Ante-Nicene Fathers/Volume IV/Tertullian: Part Fourth/On Modesty/Chapter 1

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Ante-Nicene Fathers Vol. IV, Tertullian: Part Fourth, On Modesty
by Tertullian, translated by Sydney Thelwall
Chapter 1
155827Ante-Nicene Fathers Vol. IV, Tertullian: Part Fourth, On Modesty — Chapter 1Sydney ThelwallTertullian


On Modesty.[1]

[Translated by the Rev. S. Thelwall.]


Modesty, the flower of manners, the honour of our bodies, the grace of the sexes, the integrity of the blood, the guarantee of our race, the basis of sanctity, the pre-indication of every good disposition; rare though it is, and not easily perfected, and scarce ever retained in perpetuity, will yet up to a certain point linger in the world, if nature shall have laid the preliminary groundwork of it, discipline persuaded to it, censorial rigour curbed its excesses—on the hypothesis, that is, that every mental good quality is the result either of birth, or else of training, or else of external compulsion.

But as the conquering power of things evil is on the increase—which is the characteristic of the last times[2]—things good are now not allowed either to be born, so corrupted are the seminal principles; or to be trained, so deserted are studies; nor to be enforced, so disarmed are the laws.  In fact, (the modesty) of which we are now beginning (to treat) is by this time grown so obsolete, that it is not the abjuration but the moderation of the appetites which modesty is believed to be; and he is held to be chaste enough who has not been too chaste.  But let the world’s[3] modesty see to itself, together with the world[4] itself:  together with its inherent nature, if it was wont to originate in birth; its study, if in training; its servitude, if in compulsion:  except that it had been even more unhappy if it had remained only to prove fruitless, in that it had not been in God’s household that its activities had been exercised.  I should prefer no good to a vain good:  what profits it that that should exist whose existence profits not?  It is our own good things whose position is now sinking; it is the system of Christian modesty which is being shaken to its foundation—(Christian modesty), which derives its all from heaven; its nature, “through the laver of regeneration;”[5] its discipline, through the instrumentality of preaching; its censorial rigour, through the judgments which each Testament exhibits; and is subject to a more constant external compulsion, arising from the apprehension or the desire of the eternal fire or kingdom.[6]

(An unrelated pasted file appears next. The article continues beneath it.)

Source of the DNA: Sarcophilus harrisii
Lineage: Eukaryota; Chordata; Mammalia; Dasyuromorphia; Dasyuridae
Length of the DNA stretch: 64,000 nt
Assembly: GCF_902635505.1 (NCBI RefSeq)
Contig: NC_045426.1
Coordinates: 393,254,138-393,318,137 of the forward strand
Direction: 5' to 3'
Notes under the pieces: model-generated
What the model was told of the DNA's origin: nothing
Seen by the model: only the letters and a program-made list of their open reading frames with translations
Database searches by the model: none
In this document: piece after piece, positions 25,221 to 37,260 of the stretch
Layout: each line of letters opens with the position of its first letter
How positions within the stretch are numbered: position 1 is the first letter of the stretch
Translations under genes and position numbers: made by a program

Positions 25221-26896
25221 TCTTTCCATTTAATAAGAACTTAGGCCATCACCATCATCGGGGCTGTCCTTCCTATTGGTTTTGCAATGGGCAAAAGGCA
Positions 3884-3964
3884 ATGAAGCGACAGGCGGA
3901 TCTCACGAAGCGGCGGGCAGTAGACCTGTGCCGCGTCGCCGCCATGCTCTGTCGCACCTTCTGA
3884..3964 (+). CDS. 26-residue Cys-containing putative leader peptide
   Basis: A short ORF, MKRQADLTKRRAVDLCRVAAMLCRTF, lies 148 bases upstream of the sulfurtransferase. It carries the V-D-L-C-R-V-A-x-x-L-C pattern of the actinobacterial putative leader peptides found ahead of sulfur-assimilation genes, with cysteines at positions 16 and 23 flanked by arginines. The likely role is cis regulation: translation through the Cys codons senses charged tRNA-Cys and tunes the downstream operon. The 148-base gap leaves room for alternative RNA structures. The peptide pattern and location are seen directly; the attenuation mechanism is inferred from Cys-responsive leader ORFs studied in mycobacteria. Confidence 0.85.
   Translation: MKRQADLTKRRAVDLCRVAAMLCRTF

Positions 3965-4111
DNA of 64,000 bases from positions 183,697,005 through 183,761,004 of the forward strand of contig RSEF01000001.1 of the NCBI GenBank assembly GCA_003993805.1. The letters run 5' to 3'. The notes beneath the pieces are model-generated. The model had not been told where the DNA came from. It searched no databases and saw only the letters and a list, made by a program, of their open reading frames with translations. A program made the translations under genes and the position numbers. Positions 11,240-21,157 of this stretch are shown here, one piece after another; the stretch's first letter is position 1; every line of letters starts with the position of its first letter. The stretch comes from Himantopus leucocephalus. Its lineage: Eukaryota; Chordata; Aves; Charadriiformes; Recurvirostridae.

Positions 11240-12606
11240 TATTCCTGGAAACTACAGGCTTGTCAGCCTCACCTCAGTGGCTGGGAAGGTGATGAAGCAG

In opposition to this (modesty), could I not have acted the dissembler?  I hear that there has even been an edict set forth, and a peremptory one too.  The Pontifex Maximus[7]—that is, the bishop of bishops[8]—issues an edict:  “I remit, to such as have discharged (the requirements of) repentance, the sins both of adultery and of fornication.”  O edict, on which cannot be inscribed, “Good deed!”  And where shall this liberality be posted up?  On the very spot, I suppose, on the very gates of the sensual appetites, beneath the very titles of the sensual appetites.  There is the place for promulgating such repentance, where the delinquency itself shall haunt.  There is the place to read the pardon, where entrance shall be made under the hope thereof.  But it is in the church that this (edict) is read, and in the church that it is pronounced; and (the church) is a virgin!  Far, far from Christ’s betrothed be such a proclamation!  She, the true, the modest, the saintly, shall be free from stain even of her ears.  She has none to whom to make such a promise; and if she have had, she does not make it; since even the earthly temple of God can sooner have been called by the Lord a “den of robbers,”[9] than of adulterers and fornicators.